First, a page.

opinionBy Grace Akumu
Nairobi — In 2001, the Inter-governmental Panel on Climate Change revealed that, though, due to underdevelopment, Africa emits negligible amounts of greenhouse gases, it will suffer the most from the impact of climate change.
Remember the 1997/98 El Nino flooding? Remember the severe La Nina drought of 2000? We should expect more of these phenomena in the near future, caused by global warming.
It will no longer be like before. Our ancestors used to predict the weather and knew when to plant and when not. Climate change is going to cause weather variability and we shall continue to witness the displaced weather patterns confront us today.
What has precipitated this faster pace? Emissions of greenhouse gases - carbon dioxide, methane and nitrous oxides and a host of chlorofluorocarbons - into the atmosphere from industrial processes, energy production and use, transport, the type of agriculture practised, deforestation.
Countries like the United States, all European member states, Japan, Canada, Australia and New Zealand are the leading emitters of greenhouse gases, with the United States being the single largest culprit.
These countries produce what is called "luxury" emissions. For example, the World Bank, in its World Development Report of 2002, estimates that the developed nations spent $1 billion a day in agricultural subsidies alone to keep their farmers happy, subsequently dumping those products in the Third World. In regions such as Africa, we are responsible only for what is termed as "survival" emissions.
Although Africa is not to blame for the current state of climate change, we are on the receiving end. During the Climate Change Convention and its Kyoto Protocol, industrialised countries agreed that they are historically and now responsible for the largest share of greenhouse gas emissions.
They also agreed to assist developing countries with financial and technological resources to adapt to the impact of climate change. The ball is now in their court. They must move quickly to reduce their greenhouse gas emissions and fulfil their commitments as our people are dying of "natural" calamities. African governments face even more challenges in infrastructural development as their efforts are hampered by the impact of climate change.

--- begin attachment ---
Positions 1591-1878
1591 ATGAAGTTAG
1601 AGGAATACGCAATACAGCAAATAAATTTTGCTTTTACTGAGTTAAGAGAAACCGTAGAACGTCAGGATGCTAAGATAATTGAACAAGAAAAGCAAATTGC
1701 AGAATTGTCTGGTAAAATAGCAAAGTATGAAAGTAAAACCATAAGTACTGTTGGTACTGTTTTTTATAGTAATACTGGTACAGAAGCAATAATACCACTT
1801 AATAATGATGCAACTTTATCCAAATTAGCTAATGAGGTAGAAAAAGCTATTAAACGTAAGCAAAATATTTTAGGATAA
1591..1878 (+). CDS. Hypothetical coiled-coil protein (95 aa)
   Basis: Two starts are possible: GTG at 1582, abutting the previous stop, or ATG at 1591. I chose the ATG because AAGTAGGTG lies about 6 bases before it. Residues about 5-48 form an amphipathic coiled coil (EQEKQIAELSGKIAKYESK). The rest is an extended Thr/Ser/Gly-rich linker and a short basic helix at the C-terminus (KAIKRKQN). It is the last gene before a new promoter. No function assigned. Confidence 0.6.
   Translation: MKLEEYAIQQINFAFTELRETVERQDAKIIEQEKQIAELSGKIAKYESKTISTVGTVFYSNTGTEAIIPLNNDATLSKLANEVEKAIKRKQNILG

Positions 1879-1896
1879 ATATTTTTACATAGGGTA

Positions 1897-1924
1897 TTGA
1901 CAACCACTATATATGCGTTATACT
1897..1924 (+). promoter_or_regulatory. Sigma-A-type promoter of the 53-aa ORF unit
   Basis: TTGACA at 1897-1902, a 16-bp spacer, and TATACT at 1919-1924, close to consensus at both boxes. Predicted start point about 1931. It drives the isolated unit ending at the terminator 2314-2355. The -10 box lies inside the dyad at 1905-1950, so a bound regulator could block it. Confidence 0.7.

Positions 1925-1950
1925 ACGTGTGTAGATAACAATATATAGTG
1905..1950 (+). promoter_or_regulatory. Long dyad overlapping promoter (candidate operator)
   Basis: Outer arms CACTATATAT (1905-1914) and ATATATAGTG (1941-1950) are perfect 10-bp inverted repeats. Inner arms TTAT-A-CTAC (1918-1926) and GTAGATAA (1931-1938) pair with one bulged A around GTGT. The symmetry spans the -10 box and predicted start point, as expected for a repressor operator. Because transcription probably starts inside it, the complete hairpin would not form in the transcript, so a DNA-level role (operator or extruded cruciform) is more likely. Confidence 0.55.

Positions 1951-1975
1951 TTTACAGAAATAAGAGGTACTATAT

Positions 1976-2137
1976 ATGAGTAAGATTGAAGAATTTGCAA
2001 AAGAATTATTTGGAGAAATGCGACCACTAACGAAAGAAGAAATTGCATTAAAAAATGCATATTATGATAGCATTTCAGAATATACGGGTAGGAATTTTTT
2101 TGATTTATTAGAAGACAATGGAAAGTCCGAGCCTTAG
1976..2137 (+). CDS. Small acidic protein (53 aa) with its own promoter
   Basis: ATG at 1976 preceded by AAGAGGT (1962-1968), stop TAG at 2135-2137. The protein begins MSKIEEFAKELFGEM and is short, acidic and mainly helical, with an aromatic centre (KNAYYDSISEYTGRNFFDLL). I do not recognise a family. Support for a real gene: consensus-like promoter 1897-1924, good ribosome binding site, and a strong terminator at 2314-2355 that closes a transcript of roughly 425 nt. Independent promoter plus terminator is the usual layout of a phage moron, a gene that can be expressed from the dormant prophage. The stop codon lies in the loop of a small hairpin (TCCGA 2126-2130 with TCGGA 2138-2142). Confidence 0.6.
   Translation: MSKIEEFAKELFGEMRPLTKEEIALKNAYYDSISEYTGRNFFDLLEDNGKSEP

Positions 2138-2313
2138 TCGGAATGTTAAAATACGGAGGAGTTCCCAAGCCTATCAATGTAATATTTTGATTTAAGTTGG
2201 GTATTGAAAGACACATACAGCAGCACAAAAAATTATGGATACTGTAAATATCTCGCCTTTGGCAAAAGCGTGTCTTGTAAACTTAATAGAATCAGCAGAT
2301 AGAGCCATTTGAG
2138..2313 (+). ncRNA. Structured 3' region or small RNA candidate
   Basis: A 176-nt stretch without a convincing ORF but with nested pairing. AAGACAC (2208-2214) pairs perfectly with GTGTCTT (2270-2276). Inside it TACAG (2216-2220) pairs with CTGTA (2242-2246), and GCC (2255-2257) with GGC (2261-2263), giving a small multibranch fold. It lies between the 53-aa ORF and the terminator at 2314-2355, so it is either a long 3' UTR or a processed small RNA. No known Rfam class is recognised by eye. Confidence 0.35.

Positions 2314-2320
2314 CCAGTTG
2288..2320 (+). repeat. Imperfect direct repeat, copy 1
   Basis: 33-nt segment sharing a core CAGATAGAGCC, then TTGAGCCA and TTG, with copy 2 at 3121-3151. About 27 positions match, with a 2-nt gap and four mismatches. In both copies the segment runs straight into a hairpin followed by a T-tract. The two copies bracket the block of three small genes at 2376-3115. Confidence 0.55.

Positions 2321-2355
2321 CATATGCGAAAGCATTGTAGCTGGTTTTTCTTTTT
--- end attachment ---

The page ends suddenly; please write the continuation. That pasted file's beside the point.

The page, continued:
There have been some major international developments in the area of climate change. For example, in 1979, together with the International Council of Scientific Unions, the World Meteorological Organisation (WMO) convened the First World Climate Conference because there was a general agreement that the climate was changing at a faster rate than envisioned.
In 1988, the Inter-governmental Panel on Climate Change was established jointly by the WMO and the United Nations Environment Programme (Unep) "to study all aspects of possible climatic changes, including the socio-economic implications".
In 1990, the Second World Climate Conference agreed that urgent action was needed, including international negotiation of a Framework Convention on Climate Change.
This was reinforced in 1992 during the United Nations Conference on Environment and Development (UNCED) in Rio de Janeiro, during which the UN Framework Convention on Climate Change (UNFCC) was opened for signature. Many governments signed, including Kenya.
This October, another such conference will be convened in Moscow. All these conferences reveal the concern world leaders have over climate change.
Since 1992, there have been at least two global climate change conferences every year in different capital cities, including Bonn, the seat of the UNFCCC secretariat.
This is not to mention the myriad of regional, sub-regional and national workshops and conferences taking place all the time. However, the greatest dilemma remains the failure by industrialised countries to fulfil their commitments.
It is now time our governments and citizens began to pressure industrialised countries to remain true to their commitments as our developmental goals will remain a pipe dream unless climate change is checked.
Our governments will not be able to cope with health problems associated with wet conditions - malaria, cholera, typhoid and pneumonia - and those associated with dry conditions including diarrhoea, conjunctivitis, chest congestion and coughs.
This will mean more investments in health by our governments, which already have their hands full with the Aids crisis.
On the agricultural sector, the challenges will be even more severe. Our food security will be seriously affected, with the attendant consequences of starvation and famine.
On energy, since 80 per cent of our electricity is hydro-generated, during severe droughts, we shall have more power interruptions and blackouts, seriously affecting our industrial output.
Considering Africa's level of development, we cannot adapt to the negative impacts of climate change without outside intervention. Africa's fate will lie squarely on the doorsteps of the industrialised countries responsible for spewing all those greenhouse gases. Their reluctance to reduce these emissions will only make matters worse.
Ms Akumu is executive director, Climate Network Africa